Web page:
One Woman's Battle to Beat Breast Cancer
La Vista, NE--Thanks to medical breakthroughs, people who get breast cancer now have more than a 90% chance of surviving the disease. But that doesn't mean the work is over. In fact, more women are needed to help uncover the cure.
Women, like Stacy Sells. At the age of 36, she was diagnosed with stage 2 breast cancer. Because of the aggressive and fast-spreading nature of her disease, doctors asked her to participate in a National Cancer Institute study. The study is testing to see if Avastin, a drug that stops the blood flow to tumors, can help prevent cancer from returning if used with chemotherapy treatment.
"I didn't even really have to think twice about it. I have daughters. I have family and friends and if this is a drug that can benefit me, help my standard of care of treatment and be an approved drug that helps others then why wouldn't I?" Sells said yes.
Sells is the exception to the rule. Nationally, the number of cancer patients who agree to clinical trials hovers around 3%. At Methodist Hospital, doctors are seeing a nine-percent participation rate, but it's still low.
"Really the way we've made good progress in cancer has been through the clinical trial program," explained Dr. Robert Langdon, an oncologist at Methodist Hospital. He points out that researchers are discovering that treating cancer is really treating many different diseases and a person's genetics may hold the key to success. But that also means there needs to many more trials to see how certain drugs react to certain genes. That's where patient involvement is so crucial. "It can make a difference in survival."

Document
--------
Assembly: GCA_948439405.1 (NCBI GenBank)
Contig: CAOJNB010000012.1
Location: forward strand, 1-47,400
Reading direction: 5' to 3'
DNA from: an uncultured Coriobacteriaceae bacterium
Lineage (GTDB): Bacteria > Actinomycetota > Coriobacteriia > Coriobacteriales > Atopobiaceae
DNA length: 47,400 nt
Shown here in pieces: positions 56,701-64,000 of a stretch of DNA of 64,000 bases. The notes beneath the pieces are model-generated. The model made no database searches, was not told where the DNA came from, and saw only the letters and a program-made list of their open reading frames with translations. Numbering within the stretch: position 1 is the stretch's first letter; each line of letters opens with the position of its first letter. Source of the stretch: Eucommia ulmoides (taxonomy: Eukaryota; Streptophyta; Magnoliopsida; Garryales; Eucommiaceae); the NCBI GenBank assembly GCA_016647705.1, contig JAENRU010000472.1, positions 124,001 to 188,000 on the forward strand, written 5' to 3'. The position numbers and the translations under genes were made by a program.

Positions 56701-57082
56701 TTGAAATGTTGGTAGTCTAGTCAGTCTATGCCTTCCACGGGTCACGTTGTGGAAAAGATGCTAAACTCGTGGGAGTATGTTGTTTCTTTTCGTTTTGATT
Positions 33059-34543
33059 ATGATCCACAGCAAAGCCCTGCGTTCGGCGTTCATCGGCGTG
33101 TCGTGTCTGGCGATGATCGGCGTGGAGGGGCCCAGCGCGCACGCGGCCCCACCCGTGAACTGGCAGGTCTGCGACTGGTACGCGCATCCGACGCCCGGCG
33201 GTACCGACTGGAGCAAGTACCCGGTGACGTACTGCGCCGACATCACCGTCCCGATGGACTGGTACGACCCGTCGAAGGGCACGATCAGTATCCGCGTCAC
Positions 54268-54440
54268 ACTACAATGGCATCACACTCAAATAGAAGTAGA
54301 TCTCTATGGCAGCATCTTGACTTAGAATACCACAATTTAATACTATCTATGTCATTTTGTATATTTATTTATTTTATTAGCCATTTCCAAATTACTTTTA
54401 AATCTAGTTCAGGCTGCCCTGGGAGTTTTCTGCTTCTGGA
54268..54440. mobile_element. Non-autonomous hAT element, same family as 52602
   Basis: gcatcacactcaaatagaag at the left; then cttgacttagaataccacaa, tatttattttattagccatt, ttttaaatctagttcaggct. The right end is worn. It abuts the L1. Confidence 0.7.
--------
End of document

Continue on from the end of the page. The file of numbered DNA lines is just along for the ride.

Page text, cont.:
"It can't hurt to add a study drug for the next generation of people. If that's what's going to help find a cure, then why wouldn't you?" Sells asked.
The study Sells was part of just finished and so results won't be known for a few years. Right now, she's cancer-free and in remission, feeling optimistic, grateful and so proud of how she and her family coped during this crisis.
Sells smiles as she explained, "For me that bad card turned into something wonderful, something I can help other people with, something I can share: my story, my faith."
Friends and family helped her celebrate the first year after diagnosis with decorations and a big sign, proclaiming 'survivor' on the front of her house. She can't help but agree and laugh. "I did survive it. I did survive this last roller coast crazy of a year."